In some countries in the region, such as Syria, violence has interrupted education for all children, but it is more likely to adversely affect girls than boys.

“In insecure contexts, girls are more likely to be subjected to sexual violence, and parents are less likely to let them go to school if they have to worry about them walking through the streets,” Rose said. “This is in addition to whether there are any schools.”

Even the seemingly bright spots in the report, such as that educated Arab women make 87 cents to the dollar men make – above the global average – are likely evidence of other socioeconomic inequalities.

“I think the reason for this is a very high selection bias,” explained Rose. “If you are a woman who gets a job, you are likely be from a better-off family, to have connections.”

One of the domino effects of having fewer girls in school is that the Arab world suffers from a shortage of female teachers in a region where segregated education is common and even preferred, especially in the same rural, disadvantaged areas where female teachers are needed most.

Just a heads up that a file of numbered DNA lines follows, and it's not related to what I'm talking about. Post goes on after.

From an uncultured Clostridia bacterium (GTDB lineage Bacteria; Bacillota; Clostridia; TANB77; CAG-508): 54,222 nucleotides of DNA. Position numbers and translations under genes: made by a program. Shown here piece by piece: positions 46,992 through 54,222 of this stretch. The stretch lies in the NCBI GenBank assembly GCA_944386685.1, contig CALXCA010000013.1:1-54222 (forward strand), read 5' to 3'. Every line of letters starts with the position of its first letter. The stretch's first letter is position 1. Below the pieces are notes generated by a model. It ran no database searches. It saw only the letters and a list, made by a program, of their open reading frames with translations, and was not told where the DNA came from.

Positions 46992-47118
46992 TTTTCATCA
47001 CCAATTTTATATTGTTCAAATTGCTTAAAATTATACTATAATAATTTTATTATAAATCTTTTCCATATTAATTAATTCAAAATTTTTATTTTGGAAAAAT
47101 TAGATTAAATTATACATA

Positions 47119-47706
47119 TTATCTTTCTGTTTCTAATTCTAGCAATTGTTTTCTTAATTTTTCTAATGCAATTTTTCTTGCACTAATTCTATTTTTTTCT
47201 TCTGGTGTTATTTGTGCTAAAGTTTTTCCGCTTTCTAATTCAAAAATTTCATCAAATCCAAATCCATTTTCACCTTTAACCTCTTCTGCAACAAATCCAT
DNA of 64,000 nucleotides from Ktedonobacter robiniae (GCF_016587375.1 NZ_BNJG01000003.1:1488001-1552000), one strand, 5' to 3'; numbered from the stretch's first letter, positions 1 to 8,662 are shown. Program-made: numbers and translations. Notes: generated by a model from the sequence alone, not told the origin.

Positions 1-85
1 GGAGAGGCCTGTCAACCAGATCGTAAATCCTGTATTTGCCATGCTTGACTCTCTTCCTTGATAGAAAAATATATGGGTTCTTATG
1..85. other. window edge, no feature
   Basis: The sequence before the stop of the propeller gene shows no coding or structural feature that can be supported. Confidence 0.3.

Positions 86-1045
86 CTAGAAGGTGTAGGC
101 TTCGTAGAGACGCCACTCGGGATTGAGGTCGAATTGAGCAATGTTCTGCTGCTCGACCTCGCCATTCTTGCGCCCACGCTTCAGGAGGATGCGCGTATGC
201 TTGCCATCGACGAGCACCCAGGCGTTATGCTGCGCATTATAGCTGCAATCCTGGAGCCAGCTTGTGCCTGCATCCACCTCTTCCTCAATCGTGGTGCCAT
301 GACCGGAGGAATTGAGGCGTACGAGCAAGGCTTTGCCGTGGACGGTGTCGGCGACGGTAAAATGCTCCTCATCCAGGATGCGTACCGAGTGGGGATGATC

The two moderate success stories from the region were Iraq and Turkey, which both managed to close their gender gaps in education with teacher training and other targeted programs.

Even lower income countries can shorten this gap by reorganizing resources, Rose insisted. The key is to convince countries that girls’ education benefits not only women, but also the society as a whole, leading to lower birth rates and higher survival rates among mothers and children.

Several strategies that have yielded positive results in some countries include giving stipends to families for sending their girls to school; providing scholarships to girls, especially for secondary school; and recruiting teachers from underserved areas who are more likely to stay and understand the culture.